TORONTO – A large inflatable toilet, 4.5 metres high, was setup outside the United Nations headquarters Wednesday to bring attention to a global sanitation crisis.
Nov. 19 is World Toilet Day, which highlights the 2.5 billion people around the world who do not have access to proper sanitation, including toilets.
The problem of a lack of sanitation is not a laughing matter. Worldwide more people have access to mobile phones than toilets.
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According to the International Telecommunication Union 6.8 billion people have a mobile device, compared to the 2.5 billion without access to toilets or latrines.
For this year’s theme the U.N. chose “Equality, Dignity and the Link Between Gender-Based Violence and Sanitation.” This lack of access to toilets means women and girls forced to defecate in the open face a higher risk of sexual violence.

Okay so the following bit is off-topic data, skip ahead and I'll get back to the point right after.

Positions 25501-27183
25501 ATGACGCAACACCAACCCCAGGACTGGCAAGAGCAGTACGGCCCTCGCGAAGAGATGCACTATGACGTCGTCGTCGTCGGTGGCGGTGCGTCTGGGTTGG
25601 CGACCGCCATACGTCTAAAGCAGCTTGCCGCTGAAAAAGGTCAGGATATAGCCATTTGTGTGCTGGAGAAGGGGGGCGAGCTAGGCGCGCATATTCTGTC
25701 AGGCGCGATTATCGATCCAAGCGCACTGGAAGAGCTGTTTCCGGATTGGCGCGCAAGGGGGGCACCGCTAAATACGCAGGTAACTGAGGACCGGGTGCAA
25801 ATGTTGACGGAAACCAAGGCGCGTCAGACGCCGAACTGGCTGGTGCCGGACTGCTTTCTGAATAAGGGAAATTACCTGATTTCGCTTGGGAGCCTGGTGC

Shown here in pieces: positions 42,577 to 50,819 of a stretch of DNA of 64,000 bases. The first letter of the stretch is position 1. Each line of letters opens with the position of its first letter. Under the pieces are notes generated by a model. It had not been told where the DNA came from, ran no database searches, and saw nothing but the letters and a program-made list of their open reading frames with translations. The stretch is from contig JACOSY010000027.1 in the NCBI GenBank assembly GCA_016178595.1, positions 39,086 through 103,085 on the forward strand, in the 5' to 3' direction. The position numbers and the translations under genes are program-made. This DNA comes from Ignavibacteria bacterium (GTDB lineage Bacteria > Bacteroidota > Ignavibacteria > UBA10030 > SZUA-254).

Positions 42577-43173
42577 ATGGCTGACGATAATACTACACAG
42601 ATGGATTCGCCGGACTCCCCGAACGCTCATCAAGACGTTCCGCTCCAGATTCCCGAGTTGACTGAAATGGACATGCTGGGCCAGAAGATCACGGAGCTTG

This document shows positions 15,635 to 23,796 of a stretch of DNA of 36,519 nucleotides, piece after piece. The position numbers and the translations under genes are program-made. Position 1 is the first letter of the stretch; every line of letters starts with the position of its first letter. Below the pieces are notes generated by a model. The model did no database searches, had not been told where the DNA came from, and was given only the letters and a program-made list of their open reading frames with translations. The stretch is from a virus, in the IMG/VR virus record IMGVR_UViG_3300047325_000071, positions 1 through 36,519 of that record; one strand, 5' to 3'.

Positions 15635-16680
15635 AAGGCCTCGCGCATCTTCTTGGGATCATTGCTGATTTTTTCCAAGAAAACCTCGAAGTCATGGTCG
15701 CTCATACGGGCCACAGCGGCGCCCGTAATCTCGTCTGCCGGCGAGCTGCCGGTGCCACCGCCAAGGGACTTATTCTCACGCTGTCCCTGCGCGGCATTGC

“We have a moral imperative to end open defecation and a duty to ensure women and girls are not at risk of assault and rape simply because they lack a sanitation facility,” said U.N Secretary-General Ban Ki-moon in a statement.
Every day, #UNICEF works with communities to end #opendefecation + improve #sanitation4all 成都桑拿按摩论坛t.co/nUuYbLVgJD
— UNICEF Moçambique (@UNICEF_Moz) November 19, 2014
The issue of sexual violence against women in India has made this year’s campaign especially high-profile.
READ MORE: Why are women in Pakistan and India at risk of brutal violence?
According to The Associated Press, there is a rape committed in India every 22 minutes.
The brutal rape and murder of two teenage sisters age 14 and 15 in rural India happened when the two girls went into the fields because there was no toilet in their home.
India’s prime minister raised the lack of sanitation issue at a U.N.-sponsored event in New York during the annual General Assembly of world leaders in September.